In early 2013 I was set a task. I was given paper and a pen, and told to write a two-word statement with the title ‘I am’. This was intended to be a self-esteem building exercise, and those around me spent the next 15 minutes filling their page with lines such as ‘loving father’, ‘Rangers supporter’, ‘coffee drinker’.
I stared at my paper and couldn’t write anything.
There were lots of things I had been, but I wasn’t any of them now. I was nothing. An empty shell. In hindsight, that’s what I should have written, but I didn’t. I went back to my room on the NHS psychiatric ward where I was an inpatient.
In 2012, I had my annus horribilis. The blame was squarely on my shoulders. I know I’d used the phrase ‘burning out’ a few times. I said it to my own GP in November 2011 when he started me on antidepressants for generalised anxiety. I said it to my partner in the practice when I cut my hours to part time. I said it to the appraisals lead when I postponed again because of ill-health.
I broke my ankle in January 2012 in the snow. That sounds so innocent, doesn’t it? I slipped while putting an empty vodka bottle in the recycling bin at 11am on a Sunday morning. I picked myself up, made sure the bottle was hidden by cans, as was my usual practice. I filled a bag with snow to pack around my ankle, and went back indoors to the drink I’d just poured. That afternoon, when my wife returned with the kids, I persuaded her, citing Ottawa rules, that it was a sprain. After four days at work as usual, I got an X-ray. It was a Weber B fracture that needed pinning and plating. The orthopaedic surgeon gave me a six-week sicknote. I didn’t use it. I had to keep going.
Five weeks later I just couldn’t.
I was unsafe to be in the family home
The week before the plaster was to come off my wife asked me to leave the family home. She’d found me passed out after she’d put the kids to bed. It wasn’t the first time. I was supposed to be cooking dinner. It was in the oven and I was unconscious. I was unsafe to be in the family home. My brother-in-law drove down from Scotland to Manchester to collect me. I removed the plaster myself in the garage with a pair of scissors and a kitchen knife while I was waiting for him. I stayed with them for a few days, then went back down south to fix everything. A week later the locks were changed.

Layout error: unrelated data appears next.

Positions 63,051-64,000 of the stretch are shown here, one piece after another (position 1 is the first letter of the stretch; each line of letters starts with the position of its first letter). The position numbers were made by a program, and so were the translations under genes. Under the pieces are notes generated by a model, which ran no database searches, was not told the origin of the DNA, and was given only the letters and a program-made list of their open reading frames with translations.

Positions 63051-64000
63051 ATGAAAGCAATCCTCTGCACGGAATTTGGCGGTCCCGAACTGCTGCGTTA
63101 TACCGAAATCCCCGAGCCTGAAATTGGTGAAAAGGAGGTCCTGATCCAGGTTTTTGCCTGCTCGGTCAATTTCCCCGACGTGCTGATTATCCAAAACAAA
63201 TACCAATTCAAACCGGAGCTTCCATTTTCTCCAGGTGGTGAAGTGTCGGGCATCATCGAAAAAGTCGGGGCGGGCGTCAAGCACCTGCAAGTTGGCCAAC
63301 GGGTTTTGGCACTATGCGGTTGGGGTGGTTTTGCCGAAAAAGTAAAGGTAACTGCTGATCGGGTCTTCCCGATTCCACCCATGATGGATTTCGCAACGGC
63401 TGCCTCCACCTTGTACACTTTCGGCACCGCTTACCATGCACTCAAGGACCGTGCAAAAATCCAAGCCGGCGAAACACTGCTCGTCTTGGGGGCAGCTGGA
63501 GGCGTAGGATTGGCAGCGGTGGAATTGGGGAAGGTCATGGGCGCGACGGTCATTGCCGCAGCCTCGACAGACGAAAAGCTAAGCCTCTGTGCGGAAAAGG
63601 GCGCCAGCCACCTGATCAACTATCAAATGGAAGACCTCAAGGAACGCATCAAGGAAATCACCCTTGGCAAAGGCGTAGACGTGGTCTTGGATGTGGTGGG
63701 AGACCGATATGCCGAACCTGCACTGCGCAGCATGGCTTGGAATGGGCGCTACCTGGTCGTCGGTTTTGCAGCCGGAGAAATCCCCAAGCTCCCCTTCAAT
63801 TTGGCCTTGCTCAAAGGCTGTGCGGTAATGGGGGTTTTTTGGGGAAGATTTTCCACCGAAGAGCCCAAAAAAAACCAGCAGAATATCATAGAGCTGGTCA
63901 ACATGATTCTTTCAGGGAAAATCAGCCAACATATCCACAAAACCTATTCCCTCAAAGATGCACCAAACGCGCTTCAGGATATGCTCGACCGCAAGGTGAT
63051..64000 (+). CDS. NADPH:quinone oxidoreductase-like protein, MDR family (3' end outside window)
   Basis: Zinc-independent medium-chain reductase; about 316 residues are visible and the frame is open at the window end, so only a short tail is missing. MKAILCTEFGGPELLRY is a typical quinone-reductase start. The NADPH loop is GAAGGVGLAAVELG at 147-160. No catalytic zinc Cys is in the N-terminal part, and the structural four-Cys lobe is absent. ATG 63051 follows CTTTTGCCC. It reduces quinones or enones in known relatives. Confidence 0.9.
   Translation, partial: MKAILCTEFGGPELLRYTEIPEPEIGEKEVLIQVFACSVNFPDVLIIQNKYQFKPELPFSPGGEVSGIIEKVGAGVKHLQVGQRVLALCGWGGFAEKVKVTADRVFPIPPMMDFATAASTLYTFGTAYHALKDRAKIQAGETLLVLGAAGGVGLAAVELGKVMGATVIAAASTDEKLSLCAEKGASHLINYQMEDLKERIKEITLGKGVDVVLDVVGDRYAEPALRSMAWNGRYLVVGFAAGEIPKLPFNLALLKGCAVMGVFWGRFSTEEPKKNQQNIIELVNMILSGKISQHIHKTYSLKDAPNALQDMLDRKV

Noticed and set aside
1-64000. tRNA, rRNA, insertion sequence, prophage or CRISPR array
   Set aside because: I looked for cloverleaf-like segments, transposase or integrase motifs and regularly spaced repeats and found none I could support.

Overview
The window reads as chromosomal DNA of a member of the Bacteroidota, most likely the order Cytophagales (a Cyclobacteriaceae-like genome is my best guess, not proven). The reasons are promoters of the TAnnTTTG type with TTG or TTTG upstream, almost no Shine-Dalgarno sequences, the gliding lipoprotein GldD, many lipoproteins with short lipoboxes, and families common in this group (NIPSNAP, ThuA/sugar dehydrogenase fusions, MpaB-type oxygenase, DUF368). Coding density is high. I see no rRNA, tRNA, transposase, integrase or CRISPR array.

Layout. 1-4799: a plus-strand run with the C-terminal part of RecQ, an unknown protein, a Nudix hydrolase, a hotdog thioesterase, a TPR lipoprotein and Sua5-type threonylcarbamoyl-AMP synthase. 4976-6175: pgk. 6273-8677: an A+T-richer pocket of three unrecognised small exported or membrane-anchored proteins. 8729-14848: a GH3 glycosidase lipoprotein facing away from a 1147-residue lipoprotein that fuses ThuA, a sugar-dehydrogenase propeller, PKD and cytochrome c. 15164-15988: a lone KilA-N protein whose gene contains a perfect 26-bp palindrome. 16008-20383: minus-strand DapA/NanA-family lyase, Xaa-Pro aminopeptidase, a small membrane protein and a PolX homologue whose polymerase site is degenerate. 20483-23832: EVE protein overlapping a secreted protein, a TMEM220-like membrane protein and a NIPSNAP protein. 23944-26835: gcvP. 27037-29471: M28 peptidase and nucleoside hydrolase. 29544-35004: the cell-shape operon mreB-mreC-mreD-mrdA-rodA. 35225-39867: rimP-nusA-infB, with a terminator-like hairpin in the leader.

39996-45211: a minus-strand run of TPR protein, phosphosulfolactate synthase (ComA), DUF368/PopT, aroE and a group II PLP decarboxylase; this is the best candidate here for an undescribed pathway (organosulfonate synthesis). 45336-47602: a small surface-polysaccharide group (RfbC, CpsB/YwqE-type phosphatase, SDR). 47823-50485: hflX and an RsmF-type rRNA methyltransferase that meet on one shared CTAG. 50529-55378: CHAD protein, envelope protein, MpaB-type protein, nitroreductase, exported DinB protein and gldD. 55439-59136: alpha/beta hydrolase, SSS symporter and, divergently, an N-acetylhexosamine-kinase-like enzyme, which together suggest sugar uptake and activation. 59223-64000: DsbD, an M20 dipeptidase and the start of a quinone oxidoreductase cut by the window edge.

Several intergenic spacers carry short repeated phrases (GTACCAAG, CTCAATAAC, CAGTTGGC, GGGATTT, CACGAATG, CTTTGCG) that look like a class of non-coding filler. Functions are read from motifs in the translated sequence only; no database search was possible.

Things spiralled. At the practice, I wasn’t seeing patients but was still trying to maintain a partnership role and going to meetings. The partners always opened a window as I walked in but I didn’t get the hint. They gave me an ultimatum – either I could self-report to the GMC or they would report me. I said go ahead. I wasn’t capable of dealing with that – or anything.
I isolated and hid. I didn’t answer the door or the phone. I drank when I could. The only time when I was vaguely straight was when I was with my kids. Between those times I was suicidal.
I developed symptoms of a colovesical fistula and ignored them for two months. On the morning of my daughter’s first day at primary school I was at the family home. The kids were playing with their mum’s forehead thermometer and found my temperature was 39. I could barely walk up the hill from the school after we dropped my little girl off. Two days later I finally went to A&E – at the hospital where I’d done my JHO year and GP training. I was in for six weeks, had emergency surgery with colostomy formation for severe diverticulitis, then a revision of the stoma and ITU stay. On discharge I was collected by my sister for another stay in her spare room in Scotland.
My sister’s doorbell rang on 31 December and divorce papers were served – a fitting end to the year. Despite agreeing to not drink when staying with my sister it had been Christmas, and we’d been seeing family so I was well into a binge. I woke up in a sorry state on New Year’s Day. The district nurse who had come to dress my non-healing post-op wounds didn’t look impressed. Something had to change.
On 2 January I phoned the Sick Doctor’s Trust. I told my story. The lady on the phone said ‘gosh, you’ve had a really hard time haven’t you?’ Then she said: ‘Do you think alcohol might have played a part?’
One of my partners, in an email as part of the GMC bumpf that I’d avoided, had suggested I ‘seemed like an alcoholic’. I’d not liked that. I asserted that I could stop drinking abruptly without any problems. The lady arranged for me to get Librium for a home detox after I’d phoned Alcoholics Anonymous.